For more information on this subject (and other related issues) please click here
On the joyous occaision of the completion of the Hajj and the celebration of Eid-ul Adha, The Cordoba Foundation takes this opportunity to wish you Eid Mubarak. May you enjoy peace, happiness and tranquility with your loved ones, friends and family during these blessed days.
The book is a noble attempt to bring the injustices of the Palestinian people to light. Throughout the narrative the authors interweave their own first-hand experience of being in Palestine, where they have travelled extensively on numerous occasions, with the personal stories of the Palestinian people and friends they met along their way. One of the distinguishing features of this book is not only their accessible writing style and frank assessment of the situation on the ground but also their use of over 50 photographs and maps to illustrate their points and provide a ‘Graphic Perspective” of the situation on the ground.
In their relatively short book the authors manage to cover a great number of vital issues including the illegal Israeli settlements, the separation wall, the systematic campaign of house demolitions and the inhumane siege on Gaza. As they have clearly stated on many occasions, there is a great need to let the world see with their own eyes what is going on hidden away behind the wall and that exposure and accessibility is what they hope their book will achieve.
The authors were joined by a distinguished panel of guests including, Oliver McTernan (Co-Founder and Director of Forward Thinking), John McHugo (Chair of the Liberal Democrat Friends of Palestine), Anas Al-Tikriti (CEO of the Cordoba Foundation) and Dr Daud Abdullah (Director of the Middle East Monitor).
Following a welcoming opening statement by Anas Al-Tikriti, Bill and Kathleen briefly spoke about their book and the situation in Palestine.
At the half time break members of the audience were able to buy the book provided by the publishers Pluto Press at a discounted price. They were then able to meet the two authors in person and get their copies of the book signed.
Once the session resumed John McHugo gave a very powerful speech in which he discussed the existence of a culture of denial in the Western Press and he condemned the platform given to many writers in the Western media who have demonstrated a complete lack of competence in objectively covering the situation in Palestine by reference to their continued bias and distorted reporting of the facts. He also expressed his desire to see books such as Bill and Kathleen’s in sixth form colleges around the world in order to foster a greater awareness of the situation in Israel and the Occupied Palestinian Territories among younger people.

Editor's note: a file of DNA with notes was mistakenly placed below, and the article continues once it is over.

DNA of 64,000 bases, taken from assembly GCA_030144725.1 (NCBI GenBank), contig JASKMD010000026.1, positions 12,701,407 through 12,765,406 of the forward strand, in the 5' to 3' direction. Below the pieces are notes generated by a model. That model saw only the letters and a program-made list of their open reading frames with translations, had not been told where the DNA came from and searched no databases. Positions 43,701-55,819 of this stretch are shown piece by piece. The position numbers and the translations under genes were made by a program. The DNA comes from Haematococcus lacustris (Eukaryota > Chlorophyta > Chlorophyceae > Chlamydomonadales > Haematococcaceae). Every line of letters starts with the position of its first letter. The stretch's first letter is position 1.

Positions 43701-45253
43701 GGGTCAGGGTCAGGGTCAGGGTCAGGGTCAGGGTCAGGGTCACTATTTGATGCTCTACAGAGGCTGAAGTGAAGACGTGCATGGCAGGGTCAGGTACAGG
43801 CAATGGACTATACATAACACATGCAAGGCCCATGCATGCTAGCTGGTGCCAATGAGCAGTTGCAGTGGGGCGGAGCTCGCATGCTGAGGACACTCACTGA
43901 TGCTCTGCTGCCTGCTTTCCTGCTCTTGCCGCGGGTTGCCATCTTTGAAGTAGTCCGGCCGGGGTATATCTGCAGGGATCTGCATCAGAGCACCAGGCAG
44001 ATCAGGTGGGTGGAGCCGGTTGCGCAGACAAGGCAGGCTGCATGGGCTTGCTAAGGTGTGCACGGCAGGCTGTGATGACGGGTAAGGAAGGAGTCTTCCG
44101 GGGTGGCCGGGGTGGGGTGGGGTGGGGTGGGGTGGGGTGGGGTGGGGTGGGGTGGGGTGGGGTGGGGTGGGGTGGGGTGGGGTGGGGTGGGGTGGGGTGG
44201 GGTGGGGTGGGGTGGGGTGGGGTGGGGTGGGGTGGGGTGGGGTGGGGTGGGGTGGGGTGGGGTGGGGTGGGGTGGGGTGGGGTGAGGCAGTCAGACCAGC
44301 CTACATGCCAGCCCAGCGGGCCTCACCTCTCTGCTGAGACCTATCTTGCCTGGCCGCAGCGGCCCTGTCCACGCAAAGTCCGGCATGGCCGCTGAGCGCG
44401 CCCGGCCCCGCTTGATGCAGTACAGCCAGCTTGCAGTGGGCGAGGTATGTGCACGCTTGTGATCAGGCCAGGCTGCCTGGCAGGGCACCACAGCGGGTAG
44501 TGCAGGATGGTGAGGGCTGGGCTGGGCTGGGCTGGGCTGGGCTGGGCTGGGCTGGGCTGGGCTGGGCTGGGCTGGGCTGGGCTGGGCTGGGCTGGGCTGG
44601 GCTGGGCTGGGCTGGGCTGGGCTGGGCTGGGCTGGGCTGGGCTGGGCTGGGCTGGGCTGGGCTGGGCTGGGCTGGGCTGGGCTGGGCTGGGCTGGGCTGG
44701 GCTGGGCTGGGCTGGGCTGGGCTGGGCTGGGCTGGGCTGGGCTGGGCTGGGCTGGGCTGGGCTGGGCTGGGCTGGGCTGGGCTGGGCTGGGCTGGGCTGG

Kathleen then honoured the audience with a short reading from chapter one of her book in which she described the difficulty and frustration that the Israeli separation wall, with its countless barriers and checkpoints, are causing for Palestinian residents.
An animated panel discussion followed in which Bill and Kathleen were asked to tell the audience a little more about their journey and experiences in writing the book. Dr Daud Abdullah also took the opportunity to highlight the absurdity of the fact that this week the world celebrated the twenty year anniversary of the fall of the Berlin Wall and yet no one in the Western press is drawing the obvious parallels to the current existence of the bigger, longer and increasingly more devastating Israeli Separation Wall.
Following this, the floor was open to the audience to ask their own questions of the panel.
Among the many questions asked were ones regarding the value of Boycott, Divestment and Sanctions (BDS) against Israel. The panel had different takes on this matter. Whereas Bill and Kathleen were in favour of BDS and any other means of mobilising international solidarity for the Palestinian people, Oliver McTernan was slightly more wary and said that although boycotts were useful we should be careful not to penalise Jewish people in general and he pointed to the many Jewish friends of Palestine who themselves oppose the Israeli regime.
Please click here for a book review
To purchase the book click here
The Cordoba Foundation (TCF) wishes to clarify the points raised by a document published by the Centre for Social Cohesion (CSC) on the 11th of November 2009 titled ‘Anwar Al-Awlaki: the UK Connections’, which alleges links between Imam Anwar Al-Awlaki and The Cordoba Foundation, as well as references to comments made by the leader of the opposition, David Cameron about our organisation in 2008.